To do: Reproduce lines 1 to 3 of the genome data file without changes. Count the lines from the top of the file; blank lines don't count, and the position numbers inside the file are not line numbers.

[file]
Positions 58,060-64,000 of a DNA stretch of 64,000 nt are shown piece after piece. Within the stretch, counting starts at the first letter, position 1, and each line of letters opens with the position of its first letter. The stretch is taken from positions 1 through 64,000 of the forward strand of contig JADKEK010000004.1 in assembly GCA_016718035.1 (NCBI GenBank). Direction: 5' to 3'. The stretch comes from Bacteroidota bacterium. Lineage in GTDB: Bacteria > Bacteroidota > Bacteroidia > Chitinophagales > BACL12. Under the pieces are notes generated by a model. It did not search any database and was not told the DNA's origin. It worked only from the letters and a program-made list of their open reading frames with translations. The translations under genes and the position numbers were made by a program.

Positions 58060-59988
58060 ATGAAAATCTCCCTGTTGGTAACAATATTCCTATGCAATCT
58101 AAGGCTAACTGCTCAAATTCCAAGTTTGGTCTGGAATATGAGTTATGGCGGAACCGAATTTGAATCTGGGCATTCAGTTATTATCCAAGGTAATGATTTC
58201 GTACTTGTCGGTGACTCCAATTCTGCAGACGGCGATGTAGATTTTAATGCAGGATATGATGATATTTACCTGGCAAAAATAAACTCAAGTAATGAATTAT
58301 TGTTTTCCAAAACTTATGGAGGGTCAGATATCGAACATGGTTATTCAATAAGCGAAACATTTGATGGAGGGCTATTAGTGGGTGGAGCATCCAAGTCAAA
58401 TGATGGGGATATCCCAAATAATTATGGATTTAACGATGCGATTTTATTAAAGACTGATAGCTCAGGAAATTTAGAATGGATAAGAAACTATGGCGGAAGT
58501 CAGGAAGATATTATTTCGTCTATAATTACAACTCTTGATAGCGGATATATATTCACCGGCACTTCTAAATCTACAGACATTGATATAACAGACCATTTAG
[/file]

Positions 58,060-64,000 of a DNA stretch of 64,000 nt are shown piece after piece. Within the stretch, counting starts at the first letter, position 1, and each line of letters opens with the position of its first letter. The stretch is taken from positions 1 through 64,000 of the forward strand of contig JADKEK010000004.1 in assembly GCA_016718035.1 (NCBI GenBank). Direction: 5' to 3'. The stretch comes from Bacteroidota bacterium. Lineage in GTDB: Bacteria > Bacteroidota > Bacteroidia > Chitinophagales > BACL12. Under the pieces are notes generated by a model. It did not search any database and was not told the DNA's origin. It worked only from the letters and a program-made list of their open reading frames with translations. The translations under genes and the position numbers were made by a program.

Positions 58060-59988
58060 ATGAAAATCTCCCTGTTGGTAACAATATTCCTATGCAATCT